Video: F1: Eyes of world now on Bahrain
There are many reasons why F1 finds itself in a mess, writes David Kennedy
FORMULA One has been thrust into a global spotlight this weekend as the world's eyes focuses on why they are racing in Bahrain in the first place, and now that they are here, will the race go ahead or be cancelled.
As F1 personnel inadvertently find themselves playing the role of revolutionary tourist, there is a lot of head-scratching as to how they got into this mess.
There's a consensus that Bernie Ecclestone would have agreed to the roadshow racing in Homs, Syria if he felt he could get away with it. There's no ambiguity about where he stands; the dollar isn't shaped like a race circuit for nothing. The FIA is equally sanguine but, at the same time, probably terrified they'll be sued for negligence if the lives of team members are jeopardised because the governing body overruled the law of common sense.
McLaren is here because the country's sovereign wealth fund, Mumtalakat, owns 50 per cent of its company. It's the tail wagging the dog in their case but the point is there's a myriad of reasons why the sport has come to race in Bahrain.
Drivers are paid handsomely to risk their lives on the track but for many of the modestly-salaried F1 folk, it was considered unacceptable to be asked to compromise their safety on the altar of the coffers of billionaires. But the pawns in Bernie's chess game don't really have much say in the matter. Maybe Russian roulette would be a better analogy than chess
In truth, F1 has done the country's majority Shia Muslims a favour coming to town because in terms of PR garnered, their plea for democracy, instead of falling on the deaf ears of the ruling Sunni elite, now has an audience of half a billion people across 187 countries. Only the World Cup and the Olympics have more viewers -- and that's every four years.
Last weekend, Bahrain hosted a pro-celebrity golf tournament which was won by Paul Casey partnered by American Football legend Joe Montana. There was no disruption to the event, which may suggest that the protesters consider golfers too tame to waste their revolutionary message on.
Bahrain has powerful allies in the UAE and the US, who are only too willing to help the kingdom because they believe this is an Iranian-backed offensive, though that's hardly a country you'd associate with democracy. The Middle East is nervous that if these revolutionaries succeed in toppling the Bahraini regime then their own country, kingdom or fiefdom will be next. F1 is caught up in a vortex of political chicanery as they try to go about their business of racing cars. If the sport's presence here ultimately helps bring about a more equitable Bahrain, then their visit will have been worth it.
So moving from the heat of the battle field to the heat of tyres, today's race -- given the extreme temperatures in the desert -- will be fundamentally about tyre degradation. Whoever gets the balance right between heat and wear will triumph.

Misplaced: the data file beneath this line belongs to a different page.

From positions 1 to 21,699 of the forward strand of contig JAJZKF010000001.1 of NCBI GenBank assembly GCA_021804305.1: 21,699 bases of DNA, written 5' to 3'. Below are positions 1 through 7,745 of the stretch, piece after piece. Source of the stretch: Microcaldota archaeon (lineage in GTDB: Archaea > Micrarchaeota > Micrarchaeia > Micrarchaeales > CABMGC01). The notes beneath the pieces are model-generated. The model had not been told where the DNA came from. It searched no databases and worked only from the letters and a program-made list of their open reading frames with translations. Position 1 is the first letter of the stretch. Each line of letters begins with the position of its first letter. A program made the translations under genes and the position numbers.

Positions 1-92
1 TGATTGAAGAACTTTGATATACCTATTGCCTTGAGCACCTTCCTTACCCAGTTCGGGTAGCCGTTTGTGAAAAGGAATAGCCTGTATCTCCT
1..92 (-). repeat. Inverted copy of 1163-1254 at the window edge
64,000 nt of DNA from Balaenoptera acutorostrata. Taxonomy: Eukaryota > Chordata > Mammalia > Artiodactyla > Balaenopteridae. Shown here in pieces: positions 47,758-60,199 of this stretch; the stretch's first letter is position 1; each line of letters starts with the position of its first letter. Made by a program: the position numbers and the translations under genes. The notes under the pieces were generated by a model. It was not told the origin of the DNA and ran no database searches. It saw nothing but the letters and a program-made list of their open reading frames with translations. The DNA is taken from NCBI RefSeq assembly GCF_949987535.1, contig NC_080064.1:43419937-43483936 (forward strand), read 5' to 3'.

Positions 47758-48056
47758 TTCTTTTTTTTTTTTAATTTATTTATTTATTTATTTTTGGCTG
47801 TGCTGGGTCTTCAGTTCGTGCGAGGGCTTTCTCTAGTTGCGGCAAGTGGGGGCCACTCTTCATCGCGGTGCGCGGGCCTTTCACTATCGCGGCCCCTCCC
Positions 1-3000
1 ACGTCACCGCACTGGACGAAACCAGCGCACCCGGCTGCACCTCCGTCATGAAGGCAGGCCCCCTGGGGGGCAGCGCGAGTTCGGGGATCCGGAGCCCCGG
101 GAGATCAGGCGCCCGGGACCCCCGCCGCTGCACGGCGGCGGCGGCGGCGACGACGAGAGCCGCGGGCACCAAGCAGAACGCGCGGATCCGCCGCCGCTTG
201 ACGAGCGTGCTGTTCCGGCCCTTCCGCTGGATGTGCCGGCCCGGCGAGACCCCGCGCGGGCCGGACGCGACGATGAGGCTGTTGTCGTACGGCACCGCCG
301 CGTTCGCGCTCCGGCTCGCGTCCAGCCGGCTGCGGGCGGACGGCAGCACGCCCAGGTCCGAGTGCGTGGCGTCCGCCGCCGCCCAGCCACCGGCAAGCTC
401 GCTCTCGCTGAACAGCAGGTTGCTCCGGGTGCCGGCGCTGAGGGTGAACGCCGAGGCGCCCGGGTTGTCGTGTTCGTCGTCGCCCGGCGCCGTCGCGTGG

Last Sunday's Chinese Grand Prix was a cracker and, if the first three grands prix set the tone for the season, then we can look forward to a brilliant year.
In China, eight is considered a lucky number but for Nico Rosberg it was the number one because on his 111th Grand Prix he finished first. The timely victory came exactly 30 years after his father Keke won the world championship for Williams in 1982. Back then he did so with just a single win, in a year that saw 11 different victors.
Rosberg won the Swiss Grand Prix, which was then held in Dijon, France because Switzerland has banned circuit racing following the Le Mans fatalities of 1955. That ban is still in force to this day.
Could history repeat itself with Nico winning the title with one race win? He joins Fernando Alonso and Jenson Button in becoming the third different winner in as many races. Things were very different in Keke's day, not least in terms of driver safety.
Two drivers were killed the year Keke was crowned champion -- Gilles Villeneuve and Riccardo Paletti. Didier Pironi sustained serious leg injuries in qualifying for the German GP. He never raced in F1 again and a few years later, he was killed in a power-boat race.
Nico joins the other two famous father/son combinations of Gilles and Jacques Villeneuve, and Graham and Damon Hill, the later duo both became world champions. But Keke is the only father who lived to see his son achieve his success and he must have been very proud of him last weekend when he also got pole position and shared the front row with Michael Schumacher. Rosberg's maiden win gave Mercedes their first victory since 1955. For team boss Ross Brawn, it was the fourth winning team he has presided over.
This season, the racing is ultra-competitive for a variety of reasons. Tyres have a high degree of degradation which accounts for why a driver who is leading a race one minute finds himself in tenth the next. Plus other teams have caught up with Red Bull and now McLaren and Mercedes are enjoying their time in the limelight. With a staggering six world champions lining up on the grid, not to mention the prodigious new talent, the level of driving is really exceptional.
The F1 roadshow will be relieved to start the European leg of the season in three weeks in Catalunya. A well-earned breather is on the cards for everyone with time to consolidate where they are and how they can improve. Of course, they'll look back on their Bahrain experience and hope their presence left something of value in their wake, long after the last transporter has left the kingdom.
Sunday Indo Sport